SANTOS, Brazil—Thousands of mourners, including high school students and supreme court justices, began filing past the body of Pelé on Monday on the century-old field where he made his hometown team one of Brazil’s best.
The soccer great died on Thursday after a battle with cancer. He was the only player ever to win three World Cups, and he was 82.
Pelé’s coffin, draped in the flags of Brazil and the Santos FC football club, was placed on the midfield area of Vila Belmiro, the stadium outside Sao Paulo that was his home for most of his career. A Catholic Mass will be celebrated there Tuesday morning before his burial at a nearby cemetery. Brazil’s newly inaugurated President Luiz Inácio Lula da Silva will come to Vila Belmiro shortly before Pelé’s coffin is removed from the stadium.
The storied 16,000-seat stadium was surrounded by mourners, and covered with Pelé-themed decorations. Fans coming out of the stadium said they’d waited three hours in line, standing under a blazing sun.
Forty-five years after Pelé played his last game, he’s still a central part of Brazil’s national story.
Geovana Sarmento, 17, came with her father, who was wearing a Brazil shirt with Pelé’s name.
“I am not a Santos fan, neither is my father. But this guy invented Brazil’s national team. He made Santos stronger, he made it big, how could you not respect him? He is one of the greatest people ever, we needed to honor him,” she said.
In the 1960s and 70s, Pelé was perhaps the world’s most famous athlete. He met presidents and queens, and in Nigeria a civil war was put on hold to watch him play. Many Brazilians credit him with putting the country on the world stage.
Caio Zalke, 35, an engineer, also wore a Brazil shirt as he waited in line. “Pelé is the most important Brazilian of all time. He made soccer important for Brazil and he made Brazil important for the world,” he said.
Rows of shirts with Pelé’s number 10 were placed behind one of the goals, waving in the city’s summer winds. A section of the stands was filling up with bouquets of flowers placed by mourners and sent by clubs and star players—Neymar and Ronaldo among them—from around the world as loudspeakers played a song named “Eu sou Pelé” (“I am Pelé”) that was recorded by the Brazilian himself.
Claudio Carrança, 32, a salesman, said: “I never saw him play, but loving Pelé is a tradition that goes from father to son in Santos. I learned his history, saw his goals, and I see how Santos FC is important because he is important. I know some Santos fans have children supporting other teams. But that’s just because they never saw Pelé in action. If they had, they would feel this gratitude I feel now.”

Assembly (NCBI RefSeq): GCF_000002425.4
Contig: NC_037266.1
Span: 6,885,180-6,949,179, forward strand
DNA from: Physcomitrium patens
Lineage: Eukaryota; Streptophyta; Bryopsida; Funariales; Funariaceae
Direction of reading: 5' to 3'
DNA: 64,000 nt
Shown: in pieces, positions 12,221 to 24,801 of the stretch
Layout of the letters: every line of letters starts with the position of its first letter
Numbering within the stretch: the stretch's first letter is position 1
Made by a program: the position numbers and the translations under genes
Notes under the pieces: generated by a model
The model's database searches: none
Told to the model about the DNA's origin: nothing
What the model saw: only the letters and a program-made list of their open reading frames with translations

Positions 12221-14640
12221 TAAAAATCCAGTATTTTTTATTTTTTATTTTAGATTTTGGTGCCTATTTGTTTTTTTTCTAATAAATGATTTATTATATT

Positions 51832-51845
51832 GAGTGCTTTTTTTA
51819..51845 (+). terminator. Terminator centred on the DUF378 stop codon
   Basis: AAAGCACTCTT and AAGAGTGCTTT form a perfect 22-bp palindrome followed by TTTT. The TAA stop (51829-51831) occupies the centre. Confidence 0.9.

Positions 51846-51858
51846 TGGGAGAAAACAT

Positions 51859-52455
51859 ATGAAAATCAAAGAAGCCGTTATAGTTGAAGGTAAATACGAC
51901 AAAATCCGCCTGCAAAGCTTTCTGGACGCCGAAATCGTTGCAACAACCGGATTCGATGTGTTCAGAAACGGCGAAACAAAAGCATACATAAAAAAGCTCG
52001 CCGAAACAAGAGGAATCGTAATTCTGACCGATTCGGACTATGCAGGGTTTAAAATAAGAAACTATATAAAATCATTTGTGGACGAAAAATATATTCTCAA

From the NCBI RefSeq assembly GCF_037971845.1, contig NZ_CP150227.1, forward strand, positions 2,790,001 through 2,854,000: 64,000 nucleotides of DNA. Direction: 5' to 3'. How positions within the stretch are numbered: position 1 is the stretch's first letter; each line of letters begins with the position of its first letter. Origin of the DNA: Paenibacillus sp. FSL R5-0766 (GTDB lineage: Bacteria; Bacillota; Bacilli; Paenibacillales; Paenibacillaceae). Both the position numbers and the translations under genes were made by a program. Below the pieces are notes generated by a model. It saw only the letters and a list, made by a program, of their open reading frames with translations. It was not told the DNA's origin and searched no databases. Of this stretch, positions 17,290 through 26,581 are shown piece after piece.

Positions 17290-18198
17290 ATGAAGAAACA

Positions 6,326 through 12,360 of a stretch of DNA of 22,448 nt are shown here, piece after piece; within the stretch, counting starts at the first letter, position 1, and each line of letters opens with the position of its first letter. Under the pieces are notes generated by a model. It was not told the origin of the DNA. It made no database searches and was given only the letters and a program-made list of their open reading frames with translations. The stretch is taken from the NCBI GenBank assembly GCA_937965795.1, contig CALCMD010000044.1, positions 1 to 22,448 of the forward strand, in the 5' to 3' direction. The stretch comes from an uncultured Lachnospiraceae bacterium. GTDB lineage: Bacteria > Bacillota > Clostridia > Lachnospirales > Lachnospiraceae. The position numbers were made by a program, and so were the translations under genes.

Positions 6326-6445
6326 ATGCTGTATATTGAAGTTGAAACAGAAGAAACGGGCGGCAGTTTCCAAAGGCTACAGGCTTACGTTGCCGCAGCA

Santos FC said that more than 1,100 journalists from 23 countries were at the funeral. Dignitaries and friends of Pelé in attendance spoke at the funeral.
Among them was Pelé’s best friend Manoel Maria, who is also a former Santos player. “If I had all the wealth in the world I would never be able to repay what this man did for me and my family. He was as great a man as he was as a player; the best of all time. His legacy will outlive us all. And that can be seen in this long line with people of all ages here.”
FIFA President Gianni Infantino told journalists that every country should name a stadium after Pelé.
“I am here with a lot of emotion, sadness, but also with a smile because he gave us so many smiles,” Infantino said. “As FIFA, we will pay a tribute to the ‘King’ and we ask the whole world to observe a minute of silence.”
Another fan and friend in line was Brazilian Supreme Court Justice Gilmar Mendes.
“It is a very sad moment, but we are now seeing the real meaning of this legendary player to our country,” Mendes told journalists. “My office has shirts signed by Pelé, a picture of him as a goalkeeper, also signed by him. DVDs, photos, a big collection of him.”
Mendes also said Pelé was a humble man despite his global fame, and that he deserves every tribute.
The casket will be ushered through the streets of Santos before his burial Tuesday.
Pelé had undergone treatment for colon cancer since 2021. The medical center where he had been hospitalized said he died of multiple organ failure as a result of the cancer.
The soccer star led Brazil to World Cup titles in 1958, 1962, and 1970, and remains one of the team’s all-time leading scorers with 77 goals. Neymar tied Pelé’s record during this year’s World Cup in Qatar.
By Mauricio Savarese